FDA issues final definition of biologics that could increase access to cheaper insulin

On February 20, 2020, FDA published a final rule amending its definition of a “biological product.” The agency states that this action should make it easier to get cheaper biologics, such as insulin, on the market.

Previously, FDA defined “biological product” as a “protein (except any chemically synthesized polypeptide).” The final rule, which will go into effect on March 23, 2020, further defines “protein” as any alpha amino acid polymer with a specific sequence that is greater than 40 amino acids. This wording now clarifies that insulin, which consists of two polypeptide chains that exceed 40 amino acids in length, is a biological product.

“This move by FDA provides more opportunities for competition for insulin biosimilars in the market, which will lead to greater access to this important medication for patients,” said Ilisa Bernstein, PharmD, JD, FAPhA, APhA senior vice president of pharmacy practice and government affairs.

FDA commissioner Stephen M. Hahn, MD, said in statement that the transition “will open new pathways for manufacturers to bring biosimilar and interchangeable versions of insulin and other transitioning products to market, facilitating greater competition in the marketplace.” The agency expects that the move will bring down prices for biologics, which “often carry a heavy price tag,” and allow patients to have access to more choices for these drugs.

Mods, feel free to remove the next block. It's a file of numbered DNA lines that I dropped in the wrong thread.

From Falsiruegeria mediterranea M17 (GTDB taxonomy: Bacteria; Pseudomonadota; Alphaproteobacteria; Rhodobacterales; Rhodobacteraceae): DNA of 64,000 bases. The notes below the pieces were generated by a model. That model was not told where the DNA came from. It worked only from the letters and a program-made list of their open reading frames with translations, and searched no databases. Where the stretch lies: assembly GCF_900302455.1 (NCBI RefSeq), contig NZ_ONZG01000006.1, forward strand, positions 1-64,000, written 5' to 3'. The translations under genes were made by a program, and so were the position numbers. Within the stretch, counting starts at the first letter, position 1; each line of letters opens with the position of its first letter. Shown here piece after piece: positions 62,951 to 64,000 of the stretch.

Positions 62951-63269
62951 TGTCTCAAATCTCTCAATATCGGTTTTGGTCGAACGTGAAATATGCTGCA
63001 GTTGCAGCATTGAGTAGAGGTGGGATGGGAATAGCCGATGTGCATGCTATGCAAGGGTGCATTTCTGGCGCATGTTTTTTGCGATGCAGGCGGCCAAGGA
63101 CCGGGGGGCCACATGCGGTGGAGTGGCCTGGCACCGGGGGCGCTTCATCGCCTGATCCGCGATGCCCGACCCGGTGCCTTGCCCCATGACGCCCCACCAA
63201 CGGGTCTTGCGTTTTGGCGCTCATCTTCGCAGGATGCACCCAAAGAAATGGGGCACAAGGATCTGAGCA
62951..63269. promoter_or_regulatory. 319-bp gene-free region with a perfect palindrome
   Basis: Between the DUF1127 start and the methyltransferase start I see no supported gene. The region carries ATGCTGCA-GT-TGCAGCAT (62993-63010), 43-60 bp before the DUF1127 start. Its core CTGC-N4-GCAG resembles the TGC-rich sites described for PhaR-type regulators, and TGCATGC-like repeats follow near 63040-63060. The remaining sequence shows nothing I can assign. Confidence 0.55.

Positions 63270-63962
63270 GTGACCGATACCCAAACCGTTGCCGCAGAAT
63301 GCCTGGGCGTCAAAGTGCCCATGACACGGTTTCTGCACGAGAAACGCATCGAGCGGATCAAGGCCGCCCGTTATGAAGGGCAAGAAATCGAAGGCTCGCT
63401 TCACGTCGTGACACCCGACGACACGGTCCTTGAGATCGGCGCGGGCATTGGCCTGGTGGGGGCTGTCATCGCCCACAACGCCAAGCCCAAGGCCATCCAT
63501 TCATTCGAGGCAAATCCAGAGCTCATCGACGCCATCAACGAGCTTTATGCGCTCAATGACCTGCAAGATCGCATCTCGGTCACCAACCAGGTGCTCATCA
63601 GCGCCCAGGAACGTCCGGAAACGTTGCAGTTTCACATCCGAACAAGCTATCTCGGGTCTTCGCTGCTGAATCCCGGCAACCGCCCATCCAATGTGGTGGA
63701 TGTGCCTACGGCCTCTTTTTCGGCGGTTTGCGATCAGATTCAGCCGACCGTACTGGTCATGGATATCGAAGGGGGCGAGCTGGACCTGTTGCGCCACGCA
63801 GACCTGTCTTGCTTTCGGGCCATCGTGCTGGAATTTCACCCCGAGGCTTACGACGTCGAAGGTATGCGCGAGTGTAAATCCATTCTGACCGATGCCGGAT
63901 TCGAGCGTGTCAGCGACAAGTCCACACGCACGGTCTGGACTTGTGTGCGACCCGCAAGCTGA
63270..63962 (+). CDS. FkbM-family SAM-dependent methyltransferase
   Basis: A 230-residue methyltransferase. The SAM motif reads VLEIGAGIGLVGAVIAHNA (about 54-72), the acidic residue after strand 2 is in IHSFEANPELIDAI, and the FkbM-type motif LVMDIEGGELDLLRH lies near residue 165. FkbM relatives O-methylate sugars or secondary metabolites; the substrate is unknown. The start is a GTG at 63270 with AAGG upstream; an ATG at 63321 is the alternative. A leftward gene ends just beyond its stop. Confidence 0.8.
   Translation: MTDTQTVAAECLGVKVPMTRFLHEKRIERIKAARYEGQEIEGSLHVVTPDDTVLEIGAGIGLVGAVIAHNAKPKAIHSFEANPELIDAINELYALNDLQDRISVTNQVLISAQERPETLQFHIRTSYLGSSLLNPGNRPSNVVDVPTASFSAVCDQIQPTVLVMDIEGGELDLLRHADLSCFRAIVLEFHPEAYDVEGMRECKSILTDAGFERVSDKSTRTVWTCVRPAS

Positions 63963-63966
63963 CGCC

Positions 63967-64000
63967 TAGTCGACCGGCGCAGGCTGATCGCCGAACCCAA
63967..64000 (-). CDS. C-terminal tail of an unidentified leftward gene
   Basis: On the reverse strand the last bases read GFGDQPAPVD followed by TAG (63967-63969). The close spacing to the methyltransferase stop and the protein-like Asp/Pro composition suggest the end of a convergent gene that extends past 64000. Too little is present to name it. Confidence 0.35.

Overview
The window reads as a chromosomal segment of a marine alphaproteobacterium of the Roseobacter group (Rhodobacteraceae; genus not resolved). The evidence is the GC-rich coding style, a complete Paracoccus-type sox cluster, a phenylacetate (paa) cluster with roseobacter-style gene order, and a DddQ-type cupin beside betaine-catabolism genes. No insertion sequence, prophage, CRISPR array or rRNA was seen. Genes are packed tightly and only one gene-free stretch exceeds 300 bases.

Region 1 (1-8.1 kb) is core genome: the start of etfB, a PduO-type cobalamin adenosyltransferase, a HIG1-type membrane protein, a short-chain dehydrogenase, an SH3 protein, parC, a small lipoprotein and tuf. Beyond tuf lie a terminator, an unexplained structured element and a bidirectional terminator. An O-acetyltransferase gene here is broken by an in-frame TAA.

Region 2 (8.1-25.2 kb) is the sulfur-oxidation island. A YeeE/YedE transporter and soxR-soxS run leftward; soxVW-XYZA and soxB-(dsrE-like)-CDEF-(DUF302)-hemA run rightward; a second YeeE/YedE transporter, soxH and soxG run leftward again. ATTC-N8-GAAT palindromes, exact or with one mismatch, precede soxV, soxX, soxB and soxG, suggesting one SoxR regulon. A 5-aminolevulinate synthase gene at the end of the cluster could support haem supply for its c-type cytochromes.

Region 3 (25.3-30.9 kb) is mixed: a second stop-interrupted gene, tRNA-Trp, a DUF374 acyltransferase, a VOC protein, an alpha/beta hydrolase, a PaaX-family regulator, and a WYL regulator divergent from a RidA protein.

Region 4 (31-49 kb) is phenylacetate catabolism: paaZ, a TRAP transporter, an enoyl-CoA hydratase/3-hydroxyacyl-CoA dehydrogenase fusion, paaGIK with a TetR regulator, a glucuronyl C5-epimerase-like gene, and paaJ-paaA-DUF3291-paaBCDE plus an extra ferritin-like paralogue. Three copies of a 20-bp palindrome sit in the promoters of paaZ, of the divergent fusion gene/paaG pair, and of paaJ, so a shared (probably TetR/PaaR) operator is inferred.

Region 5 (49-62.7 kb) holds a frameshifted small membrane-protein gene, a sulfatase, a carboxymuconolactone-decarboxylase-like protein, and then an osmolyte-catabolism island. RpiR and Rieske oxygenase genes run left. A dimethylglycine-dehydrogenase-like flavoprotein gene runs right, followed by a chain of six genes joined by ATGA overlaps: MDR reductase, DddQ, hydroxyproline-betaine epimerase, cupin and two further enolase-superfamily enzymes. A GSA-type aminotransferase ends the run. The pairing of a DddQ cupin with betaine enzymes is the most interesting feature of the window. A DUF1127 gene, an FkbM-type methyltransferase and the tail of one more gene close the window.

While the change could make it easier to market generic insulin and other products whose market exclusivity has long expired, it may take longer to get copies of new complex drugs on the market. Makers of biological products have 12 years of exclusive marketing rights compared with 5 years for small molecule drugs. 

FDA published additional resources for stakeholders, including frequently asked questions documents for patients and health care providers about the regulatory changes.

The agency advises prescribers to continue prescribing insulin and other biologics in the same way they did before the transition. It also advises pharmacists to make no changes in the way they dispense and counsel patients on these medications. Patients should know that the products themselves will not change upon the transition, so it is safe to continue using them as normal.